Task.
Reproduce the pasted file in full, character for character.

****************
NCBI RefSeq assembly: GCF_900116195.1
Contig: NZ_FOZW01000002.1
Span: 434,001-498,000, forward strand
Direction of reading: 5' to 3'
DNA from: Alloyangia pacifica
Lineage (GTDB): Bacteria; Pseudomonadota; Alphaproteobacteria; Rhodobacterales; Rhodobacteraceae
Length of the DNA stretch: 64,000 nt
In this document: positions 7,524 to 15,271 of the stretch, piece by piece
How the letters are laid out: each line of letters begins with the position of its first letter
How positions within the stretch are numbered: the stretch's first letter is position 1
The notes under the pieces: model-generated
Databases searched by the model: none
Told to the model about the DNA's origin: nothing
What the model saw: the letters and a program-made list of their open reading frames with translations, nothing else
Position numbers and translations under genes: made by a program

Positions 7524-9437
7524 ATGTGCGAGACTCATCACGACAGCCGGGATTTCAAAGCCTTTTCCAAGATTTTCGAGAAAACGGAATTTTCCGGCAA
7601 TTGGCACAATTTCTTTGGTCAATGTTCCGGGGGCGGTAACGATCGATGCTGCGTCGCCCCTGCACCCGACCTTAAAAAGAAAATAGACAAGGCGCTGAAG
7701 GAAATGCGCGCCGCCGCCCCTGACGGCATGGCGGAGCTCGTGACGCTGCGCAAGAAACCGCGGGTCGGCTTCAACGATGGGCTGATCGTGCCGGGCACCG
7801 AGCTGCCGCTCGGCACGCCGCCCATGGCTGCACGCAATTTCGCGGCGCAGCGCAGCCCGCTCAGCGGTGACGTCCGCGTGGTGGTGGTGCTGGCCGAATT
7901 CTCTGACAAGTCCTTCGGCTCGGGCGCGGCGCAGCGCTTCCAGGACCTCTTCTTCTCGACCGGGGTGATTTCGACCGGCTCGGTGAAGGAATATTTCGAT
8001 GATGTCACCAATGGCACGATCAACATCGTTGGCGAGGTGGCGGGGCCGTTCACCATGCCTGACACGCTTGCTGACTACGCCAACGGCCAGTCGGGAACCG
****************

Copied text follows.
NCBI RefSeq assembly: GCF_900116195.1
Contig: NZ_FOZW01000002.1
Span: 434,001-498,000, forward strand
Direction of reading: 5' to 3'
DNA from: Alloyangia pacifica
Lineage (GTDB): Bacteria; Pseudomonadota; Alphaproteobacteria; Rhodobacterales; Rhodobacteraceae
Length of the DNA stretch: 64,000 nt
In this document: positions 7,524 to 15,271 of the stretch, piece by piece
How the letters are laid out: each line of letters begins with the position of its first letter
How positions within the stretch are numbered: the stretch's first letter is position 1
The notes under the pieces: model-generated
Databases searched by the model: none
Told to the model about the DNA's origin: nothing
What the model saw: the letters and a program-made list of their open reading frames with translations, nothing else
Position numbers and translations under genes: made by a program

Positions 7524-9437
7524 ATGTGCGAGACTCATCACGACAGCCGGGATTTCAAAGCCTTTTCCAAGATTTTCGAGAAAACGGAATTTTCCGGCAA
7601 TTGGCACAATTTCTTTGGTCAATGTTCCGGGGGCGGTAACGATCGATGCTGCGTCGCCCCTGCACCCGACCTTAAAAAGAAAATAGACAAGGCGCTGAAG
7701 GAAATGCGCGCCGCCGCCCCTGACGGCATGGCGGAGCTCGTGACGCTGCGCAAGAAACCGCGGGTCGGCTTCAACGATGGGCTGATCGTGCCGGGCACCG
7801 AGCTGCCGCTCGGCACGCCGCCCATGGCTGCACGCAATTTCGCGGCGCAGCGCAGCCCGCTCAGCGGTGACGTCCGCGTGGTGGTGGTGCTGGCCGAATT
7901 CTCTGACAAGTCCTTCGGCTCGGGCGCGGCGCAGCGCTTCCAGGACCTCTTCTTCTCGACCGGGGTGATTTCGACCGGCTCGGTGAAGGAATATTTCGAT
8001 GATGTCACCAATGGCACGATCAACATCGTTGGCGAGGTGGCGGGGCCGTTCACCATGCCTGACACGCTTGCTGACTACGCCAACGGCCAGTCGGGAACCG